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Paul
 Paul
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I've been told it could be calcium deficiency causing the loss of legs, thinking about it now the first egg was very thin shelled so it could be calcium, i have ordered some calcium supplement from amazon, should get it tomorrow.


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Andy123
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Posted by: @paul1

I've been told it could be calcium deficiency causing the loss of legs, thinking about it now the first egg was very thin shelled so it could be calcium, i have ordered some calcium supplement from amazon, should get it tomorrow.

Calcium deficiency could cause the leg weakness. Could also make it difficult for her to fly. Can she fly at all Paul? If not then she may well have been set on by the pair that you have nesting on the floor. Birds nesting on the floor can be a real problem, stopping other birds going onto the floor. 

The laying of the eggs could possibly cause a calcium deficiency but never seen it myself. Do you have grit and minerals available? 

I have seen calcium deficiency many times in dairy cattle. This occurs in usually older cows at calving when there is an immediate demand for calcium to produce milk. Rarely happens more than 12 hours after calving. If not treated immediately it can result in the death of the cow. In relatively mild cases where the cow is just unable to stand a bottle of calcium under the skin puts them right. In severe cases where the cow is flat out, or even almost gone, a bottle straight in the vein is needed. I remember the first time I had to do this. I went to check the calvers first thing in the morning and found one that had calved during the night at deaths door. I knew I had to do it immediately and didn’t have time to wait for a vet. I found the jugular and put the needle in. Blood started flowing straight away. I then ran the bottle of calcium into her. What’s amazing is how quickly they respond. By the time I had finished putting the bottle into her she was sitting up and within 10 minutes was standing.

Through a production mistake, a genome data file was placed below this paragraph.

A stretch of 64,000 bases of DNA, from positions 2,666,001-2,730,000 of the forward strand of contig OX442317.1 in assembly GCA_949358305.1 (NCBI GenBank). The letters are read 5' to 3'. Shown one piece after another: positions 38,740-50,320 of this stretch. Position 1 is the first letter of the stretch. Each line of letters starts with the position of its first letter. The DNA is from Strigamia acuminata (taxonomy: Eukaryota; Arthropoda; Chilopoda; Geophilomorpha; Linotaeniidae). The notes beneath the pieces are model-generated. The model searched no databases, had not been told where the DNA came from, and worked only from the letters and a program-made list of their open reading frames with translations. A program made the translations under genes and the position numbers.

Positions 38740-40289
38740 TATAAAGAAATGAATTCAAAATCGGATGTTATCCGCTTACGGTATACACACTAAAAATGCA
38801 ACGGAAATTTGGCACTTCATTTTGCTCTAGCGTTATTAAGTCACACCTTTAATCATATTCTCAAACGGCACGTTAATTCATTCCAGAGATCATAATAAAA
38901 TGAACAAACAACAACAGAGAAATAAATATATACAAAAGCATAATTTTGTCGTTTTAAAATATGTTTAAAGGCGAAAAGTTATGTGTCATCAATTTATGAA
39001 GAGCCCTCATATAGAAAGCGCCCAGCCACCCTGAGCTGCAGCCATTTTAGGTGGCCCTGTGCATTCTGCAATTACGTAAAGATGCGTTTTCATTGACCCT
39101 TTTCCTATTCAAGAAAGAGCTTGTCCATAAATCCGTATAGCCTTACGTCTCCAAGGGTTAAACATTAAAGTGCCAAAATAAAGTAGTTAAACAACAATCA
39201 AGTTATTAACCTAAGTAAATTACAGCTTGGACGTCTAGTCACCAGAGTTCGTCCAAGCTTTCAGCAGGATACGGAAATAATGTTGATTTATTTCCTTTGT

Sorry I digress from the subject lol. 

Home of the ukpigeonracing test loft.


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Paul
 Paul
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Thanks Andy she managed to turn around during the night but still looks in a bad way, i have not seen her fly, i would be surprised she can. Not sure if she is drinking or eating, she is still lying on the floor. I plan to have a better look at her eyes, i think she can see so not too worried about them, i am more worried about her leg at the minute. 

i think when this calcium supplement arrives i will syringe some down her and see if there is any improvement. I do put redstone grit down but i don't think now it has a high calcium level, not as high as normal grit anyway.

Interesting to hear about the cows, we watch all the farming programs on TV and find them fascinating, but looks hard work.


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Bryngwynt
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Osteocare in the water, during the breeding season.You can get it from Supermarket or Holland & Barrett.